Why Matt Hancock’s SAS: Who Dares Wins PR stunt is pointless

Matt Hancock as part of the line-up for Celebrity SAS: Who Dares Wins
A second reality TV outing is about to force the former health secretary’s actions back into the spotlight (Picture: PA / Channel4)

On last year’s I’m A Celebrity… Get Me Out Of Here!, Matt Hancock managed the seemingly unthinkable and boosted his reputation.

Over a year earlier, he’d quit his job after being caught kissing a colleague in his office – sparking rage from the public who’d been diligently following the rules he set on social-distancing. 

And yet, a few weeks in the jungle facing questioning from campmates and becoming the main breadwinner worked wonders for public opinion. 

He even ended up finishing third.

Now, a second reality TV outing is about to force the former health secretary’s actions back into the spotlight. 

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Threatening to undo the clever PR work that changed the minds of so many ITV viewers last winter.

Having been forced to quit his cabinet role when he was caught breaking his own Covid-19 guidelines, Hancock made the high-risk move of seeking forgiveness via reality TV. 

He entered the Aussie jungle late – arriving with Seann Walsh, who was also hoping to get back in the public’s good books after his infamous Strictly infidelity.

What’s more is Hancock did so while parliament was sitting, having seemingly deemed his own bid for retribution more important than the constituents he was supposed to represent. 

Down Under, Walsh surely couldn’t believe his luck. I imagine he’d assumed he would be the campmate with the most divisive romantic past, but probably soon realised Hancock’s CCTV snog overshadowed his Strictly kiss.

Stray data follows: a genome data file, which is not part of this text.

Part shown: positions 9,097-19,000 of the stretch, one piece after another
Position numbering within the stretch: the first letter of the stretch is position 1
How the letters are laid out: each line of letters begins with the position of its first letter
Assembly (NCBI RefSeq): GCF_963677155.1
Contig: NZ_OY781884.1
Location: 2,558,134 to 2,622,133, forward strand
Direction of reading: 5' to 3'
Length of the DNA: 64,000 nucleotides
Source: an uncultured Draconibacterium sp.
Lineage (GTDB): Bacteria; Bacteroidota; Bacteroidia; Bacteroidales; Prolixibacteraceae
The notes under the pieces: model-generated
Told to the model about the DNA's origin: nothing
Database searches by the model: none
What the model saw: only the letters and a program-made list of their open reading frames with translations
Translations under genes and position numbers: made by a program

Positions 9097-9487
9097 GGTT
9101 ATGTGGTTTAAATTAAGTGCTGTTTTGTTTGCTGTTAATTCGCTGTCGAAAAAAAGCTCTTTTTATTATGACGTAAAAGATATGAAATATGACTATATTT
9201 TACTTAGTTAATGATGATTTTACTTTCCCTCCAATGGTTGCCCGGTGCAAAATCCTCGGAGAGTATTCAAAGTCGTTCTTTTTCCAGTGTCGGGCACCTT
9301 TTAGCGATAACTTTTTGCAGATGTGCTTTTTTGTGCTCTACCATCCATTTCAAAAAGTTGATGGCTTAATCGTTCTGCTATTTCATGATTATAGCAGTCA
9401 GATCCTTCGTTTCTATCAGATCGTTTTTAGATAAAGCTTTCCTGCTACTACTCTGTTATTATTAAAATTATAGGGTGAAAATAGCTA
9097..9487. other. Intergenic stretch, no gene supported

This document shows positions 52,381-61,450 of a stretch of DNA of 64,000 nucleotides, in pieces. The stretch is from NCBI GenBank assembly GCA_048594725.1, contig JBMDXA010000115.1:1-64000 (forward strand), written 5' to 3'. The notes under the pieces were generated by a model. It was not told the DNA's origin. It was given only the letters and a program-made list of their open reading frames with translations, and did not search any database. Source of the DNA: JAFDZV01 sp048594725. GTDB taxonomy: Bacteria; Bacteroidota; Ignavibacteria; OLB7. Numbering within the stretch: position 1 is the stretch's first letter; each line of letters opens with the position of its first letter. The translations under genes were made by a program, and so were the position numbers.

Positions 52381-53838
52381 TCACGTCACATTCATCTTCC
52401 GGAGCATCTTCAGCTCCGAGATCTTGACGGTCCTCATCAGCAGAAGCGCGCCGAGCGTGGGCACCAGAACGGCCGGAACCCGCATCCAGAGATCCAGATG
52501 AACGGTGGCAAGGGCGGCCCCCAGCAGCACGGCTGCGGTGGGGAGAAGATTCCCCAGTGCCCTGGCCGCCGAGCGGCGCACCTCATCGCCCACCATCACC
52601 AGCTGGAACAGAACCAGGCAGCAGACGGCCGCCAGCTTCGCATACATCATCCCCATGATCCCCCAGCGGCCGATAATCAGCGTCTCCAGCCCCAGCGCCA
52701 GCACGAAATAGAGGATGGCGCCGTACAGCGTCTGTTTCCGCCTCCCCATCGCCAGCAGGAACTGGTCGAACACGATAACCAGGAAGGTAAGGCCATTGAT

Matt Hancock finished in third place 'I'm a Celebrity... Get Me Out of Here!'
By the finale, opinion polls revealed a high proportion of fans had done a U-turn on the ex-health secretary (Picture: James Gourley/ITV/Shutterstock)

The other campmates were visibly uncomfortable in Hancock’s presence; talking about him behind his back and, in the case of Boy George, outright refusing to be civil. 

As expected, viewers wasted no time in voting for him to do six Bushtucker trials in a row – but somewhere along the way, things began to change. 

A grilling from newsreader Charlene White saw Hancock deploy his ‘I’m just a man who fell in love’ defence, complete with a few tears (the jury is still out on whether they were genuine).

Soon, a ‘say what you like about him, but he’s done well winning food’ sentiment emerged online. 

By the finale, opinion polls revealed a high proportion of fans had done a U-turn on the ex-health secretary – backing him to win.

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It was a change I’d sensed coming and I wasn’t surprised – a well-timed and executed reality show stint can work wonders for someone’s reputation.

Ed Balls bounced back from losing his seat in parliament with an unforgettable run on Strictly, while controversial characters Jim Davidson and Katie Hopkins came first and second respectively on their separate series of Celebrity Big Brother. 

Since I’m A Celeb, Hancock has largely been laying low (let’s not talk about the ‘I’m just Ken’ video) but tonight, Hancock will unceremoniously return to our screens on a show that makes I’m A Celeb look like a five-star spa break…

If you’re not familiar with Celebrity SAS: Who Dares Wins then don’t worry, the concept is simple.